A Man by Hirano Keiichiro

I just finished listening to my first novel by Hirano from Audiobook.jp. The story mostly follows Kido, a lawyer looking into a strange case where a woman finds, upon his unexpected death, that her husband wasn’t using his real name.

This story explores several themes. One is the dilemma facing Kido as he tries to find a balance between caring about ideals and focusing on his family. He is at odds with his wife for his decision to volunteer to give legal counsel for victims of the Tohoku Earthquake and his attitudes underlying that decision.

Another theme is racial discrimination. Kido is a naturalized third-generation Korean. He was raised Japanese, but discrimination subtly shows up at different times in his life. As a Japanese citizen, he is caught between identifying as both the perpetrator and victim of discrimination, raising challenging questions about his identity.

The third theme in this novel was whether when you love someone, do you love them from the moment you meet them, or do you also love their past. If that past turns out to be fictional do you still love them? I liked the character Misuzu’s reply to Kido when he was getting too caught up in this theoretical dilemma. “If you fall in love with someone once, that’s not all there is to it. Over time, you just have to fall in love over and over again.”

With the variety of themes covered in this novel, I’m not sure how they are all connected, and I would have to listen to it again to get a better idea. Overall I think the themes may be loosely tied together by the question, “what is happiness?”

After listening to the novel, I found that an English translation is available. Also, I realized that the translator, Eli K. P. William actually writes English novels as well and has been interviewed recently by my friend and fellow blogger at Self Taught Japanese.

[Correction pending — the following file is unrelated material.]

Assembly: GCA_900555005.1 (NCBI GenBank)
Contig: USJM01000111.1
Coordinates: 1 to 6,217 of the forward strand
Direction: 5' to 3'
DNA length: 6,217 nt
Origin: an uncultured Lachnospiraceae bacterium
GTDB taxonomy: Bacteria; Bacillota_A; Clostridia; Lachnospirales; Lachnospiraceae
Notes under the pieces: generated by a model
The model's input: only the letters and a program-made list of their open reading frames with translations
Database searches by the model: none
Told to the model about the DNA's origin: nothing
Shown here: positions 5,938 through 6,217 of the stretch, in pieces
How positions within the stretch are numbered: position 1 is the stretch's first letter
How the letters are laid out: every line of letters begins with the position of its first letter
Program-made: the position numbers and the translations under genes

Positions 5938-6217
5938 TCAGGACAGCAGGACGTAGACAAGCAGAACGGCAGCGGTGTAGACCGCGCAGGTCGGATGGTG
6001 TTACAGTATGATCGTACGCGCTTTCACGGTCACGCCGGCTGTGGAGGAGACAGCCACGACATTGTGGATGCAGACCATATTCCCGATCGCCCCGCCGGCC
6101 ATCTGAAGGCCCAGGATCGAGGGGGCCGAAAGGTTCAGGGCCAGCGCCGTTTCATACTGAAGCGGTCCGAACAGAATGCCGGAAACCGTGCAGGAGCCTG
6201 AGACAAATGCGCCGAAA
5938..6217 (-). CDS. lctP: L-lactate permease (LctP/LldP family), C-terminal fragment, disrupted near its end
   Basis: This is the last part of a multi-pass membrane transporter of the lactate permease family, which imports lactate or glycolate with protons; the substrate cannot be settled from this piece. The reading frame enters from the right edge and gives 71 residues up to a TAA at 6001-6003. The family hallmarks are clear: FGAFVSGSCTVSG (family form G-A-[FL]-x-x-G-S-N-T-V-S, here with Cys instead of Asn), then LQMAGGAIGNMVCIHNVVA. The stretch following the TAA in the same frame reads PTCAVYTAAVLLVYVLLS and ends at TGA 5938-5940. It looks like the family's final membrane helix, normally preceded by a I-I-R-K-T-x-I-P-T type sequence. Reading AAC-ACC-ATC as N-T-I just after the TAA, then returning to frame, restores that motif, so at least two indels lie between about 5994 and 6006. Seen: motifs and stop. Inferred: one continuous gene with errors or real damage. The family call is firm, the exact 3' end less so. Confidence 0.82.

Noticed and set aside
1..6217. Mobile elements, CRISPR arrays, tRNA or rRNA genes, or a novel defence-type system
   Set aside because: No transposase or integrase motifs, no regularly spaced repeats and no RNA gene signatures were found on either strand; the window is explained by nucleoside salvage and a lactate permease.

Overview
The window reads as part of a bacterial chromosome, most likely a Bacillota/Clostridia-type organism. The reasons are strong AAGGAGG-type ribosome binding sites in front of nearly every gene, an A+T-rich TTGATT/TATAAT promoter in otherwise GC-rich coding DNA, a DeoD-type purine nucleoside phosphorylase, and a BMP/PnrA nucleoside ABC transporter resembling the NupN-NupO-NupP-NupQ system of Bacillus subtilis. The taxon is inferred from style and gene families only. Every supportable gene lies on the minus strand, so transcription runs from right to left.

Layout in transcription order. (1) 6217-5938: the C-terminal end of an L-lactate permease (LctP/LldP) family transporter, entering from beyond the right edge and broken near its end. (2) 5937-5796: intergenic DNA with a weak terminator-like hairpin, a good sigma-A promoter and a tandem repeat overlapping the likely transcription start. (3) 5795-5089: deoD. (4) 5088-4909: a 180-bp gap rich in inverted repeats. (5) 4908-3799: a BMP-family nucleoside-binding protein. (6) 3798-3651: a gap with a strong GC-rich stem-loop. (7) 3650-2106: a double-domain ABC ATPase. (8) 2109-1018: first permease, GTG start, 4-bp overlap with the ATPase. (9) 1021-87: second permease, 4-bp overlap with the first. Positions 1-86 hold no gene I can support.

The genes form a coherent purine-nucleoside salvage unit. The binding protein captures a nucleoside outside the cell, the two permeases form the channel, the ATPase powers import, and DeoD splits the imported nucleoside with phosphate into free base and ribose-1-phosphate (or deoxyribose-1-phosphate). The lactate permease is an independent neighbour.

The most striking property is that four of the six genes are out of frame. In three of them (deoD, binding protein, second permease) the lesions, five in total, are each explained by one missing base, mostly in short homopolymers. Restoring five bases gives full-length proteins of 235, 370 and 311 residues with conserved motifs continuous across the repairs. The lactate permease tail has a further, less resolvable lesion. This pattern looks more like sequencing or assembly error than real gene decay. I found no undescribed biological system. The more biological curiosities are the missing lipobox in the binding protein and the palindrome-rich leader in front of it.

聴き終わったら、この作品はすでに英語に翻訳されていると気づきました。翻訳家のEli K. P. Williamは作家でもあります。それに去年、友達のブログにインタビューが載せていると気づきました。英語のみですけど、面白いですから読んでください。

Run, Melos! by Morimi Tomihiko

Morimi has re-written five Japanese modern-classic short stories with his own twist. He recreates the stories with his specialty, college students in Kyoto, bringing in references from his earlier works such as The Night Is Short Walk on Girl.

I was thrilled to see that one of Morimi’s works is available on Audiobook.jp. This one is more challenging to understand than other audiobooks I have listened to because of some of the decorative phrasing used in descriptions, but even without 100% knowledge of some of the advanced vocabulary used, the stories are still understandable.

The Moon Over the Mountain

This first story of the collection one was my favorite. Not just for the story itself but for where it led me. This story was written by Nakajima Atsushi. I found that he wrote short stories in the early 20th century that are set in ancient China. I have been working on learning Chinese lately, and I have found learning about China from Japanese sources is quite rewarding. The original story is, although short, quite difficult to read, so I haven’t worked through it yet. Once I get to it, I’ll share my thoughts in another post.

Another neat aspect of this story is the incorporation of Daimonji Mountain, which shows up in many of Morimi’s works including The Tropics